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Google’s ‘Right To Be Forgotten’ Form Now Available For Users In Europe

Google’s ‘Right To Be Forgotten’ Form Now Available For Users In Europe

Last week a landmark privacy decision was made by the European Union Court of Justice that grants EU citizens the “right to be forgotten.”

The ruling stipulates that users can ask for Google to stop linking to anything that’s “inadequate, irrelevant or no longer relevant, or excessive in relation to the purposes for which they were processed.”

Following this ruling, Google has opened up an online form where you can ask to have links to personal data removed from Google’s search results.

How It Works

When submitting links to be removed, you are asked to provide Google with the URLs as well as an explanation as to how the links relate to you.

You will also be asked for your name, contact email address, and a scan of your photo ID.

Once you submit links that you want to have removed, Google will “assess each individual request and attempt to balance the privacy rights of the individual with the public’s right to know and distribute information.”

These assessments will be made by a committee of experts. This is to prevent wrongdoers from erasing their past.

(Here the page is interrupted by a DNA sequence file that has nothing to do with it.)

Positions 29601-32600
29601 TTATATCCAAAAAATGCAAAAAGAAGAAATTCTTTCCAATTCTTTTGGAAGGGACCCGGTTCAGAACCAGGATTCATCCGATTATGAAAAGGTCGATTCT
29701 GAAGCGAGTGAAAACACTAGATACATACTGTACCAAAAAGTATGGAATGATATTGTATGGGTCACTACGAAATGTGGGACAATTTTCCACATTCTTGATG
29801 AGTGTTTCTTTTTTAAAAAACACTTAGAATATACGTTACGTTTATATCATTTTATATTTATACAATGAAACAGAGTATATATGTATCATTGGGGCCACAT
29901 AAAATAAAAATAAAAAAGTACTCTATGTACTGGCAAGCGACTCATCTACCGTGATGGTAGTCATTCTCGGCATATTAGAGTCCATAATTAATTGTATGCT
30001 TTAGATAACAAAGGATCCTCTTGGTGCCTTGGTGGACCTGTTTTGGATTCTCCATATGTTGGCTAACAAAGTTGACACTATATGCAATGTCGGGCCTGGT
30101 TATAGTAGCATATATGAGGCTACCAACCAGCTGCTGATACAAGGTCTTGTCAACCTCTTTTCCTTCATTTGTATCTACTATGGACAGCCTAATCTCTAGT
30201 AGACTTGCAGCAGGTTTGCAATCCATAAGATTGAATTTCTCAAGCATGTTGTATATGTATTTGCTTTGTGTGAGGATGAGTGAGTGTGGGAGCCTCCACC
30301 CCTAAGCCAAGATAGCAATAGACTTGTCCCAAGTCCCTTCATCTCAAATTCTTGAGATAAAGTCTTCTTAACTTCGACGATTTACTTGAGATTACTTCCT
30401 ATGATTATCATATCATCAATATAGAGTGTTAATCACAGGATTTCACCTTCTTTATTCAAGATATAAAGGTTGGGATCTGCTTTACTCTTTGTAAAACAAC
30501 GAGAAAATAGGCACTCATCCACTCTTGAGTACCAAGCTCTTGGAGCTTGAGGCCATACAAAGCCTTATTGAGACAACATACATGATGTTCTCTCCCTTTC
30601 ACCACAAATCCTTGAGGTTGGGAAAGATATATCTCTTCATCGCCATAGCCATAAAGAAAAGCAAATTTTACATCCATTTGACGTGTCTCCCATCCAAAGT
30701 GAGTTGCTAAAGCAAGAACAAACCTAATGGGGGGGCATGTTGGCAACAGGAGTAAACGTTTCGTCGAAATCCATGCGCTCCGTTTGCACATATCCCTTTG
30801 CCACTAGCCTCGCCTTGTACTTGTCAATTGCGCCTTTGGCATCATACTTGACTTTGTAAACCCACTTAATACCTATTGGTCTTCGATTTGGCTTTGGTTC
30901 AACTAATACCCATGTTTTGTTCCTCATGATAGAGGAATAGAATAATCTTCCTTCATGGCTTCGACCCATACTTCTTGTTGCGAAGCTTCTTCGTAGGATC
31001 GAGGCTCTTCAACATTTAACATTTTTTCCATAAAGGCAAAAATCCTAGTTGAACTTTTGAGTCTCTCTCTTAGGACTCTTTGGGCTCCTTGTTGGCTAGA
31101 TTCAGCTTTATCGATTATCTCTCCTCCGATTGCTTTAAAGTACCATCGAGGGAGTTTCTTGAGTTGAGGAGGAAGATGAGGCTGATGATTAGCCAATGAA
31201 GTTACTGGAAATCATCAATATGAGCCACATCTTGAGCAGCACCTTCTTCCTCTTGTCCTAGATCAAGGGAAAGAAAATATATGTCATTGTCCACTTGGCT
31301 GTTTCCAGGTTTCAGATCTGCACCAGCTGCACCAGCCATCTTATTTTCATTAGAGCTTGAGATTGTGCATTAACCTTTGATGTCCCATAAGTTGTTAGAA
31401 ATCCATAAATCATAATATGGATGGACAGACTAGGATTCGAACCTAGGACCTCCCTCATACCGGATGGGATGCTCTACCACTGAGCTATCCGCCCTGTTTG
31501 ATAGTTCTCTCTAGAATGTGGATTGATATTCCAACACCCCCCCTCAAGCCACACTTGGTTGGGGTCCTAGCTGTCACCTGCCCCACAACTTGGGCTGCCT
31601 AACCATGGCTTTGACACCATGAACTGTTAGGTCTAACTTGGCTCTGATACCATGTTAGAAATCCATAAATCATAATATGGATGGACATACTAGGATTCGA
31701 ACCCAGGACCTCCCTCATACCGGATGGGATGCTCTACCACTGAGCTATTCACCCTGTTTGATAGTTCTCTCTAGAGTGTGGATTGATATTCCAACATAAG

During the assessments, Google promises to consider “whether there’s a public interest in the information — for example, information about financial scams, professional malpractice, criminal convictions or public conduct of government officials.”

If your submissions is approved and Google decides to removes the links you provided, the links will be erased from search results in Google sites across the EU.

Google also adds that the online form, and submission process, will be refined over time.


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Matt Southern

Lead News Writer at Search Engine Journal

Matt Southern has been the lead news writer at Search Engine Journal since 2013. With a degree in communications, Matt ... [Read full bio]

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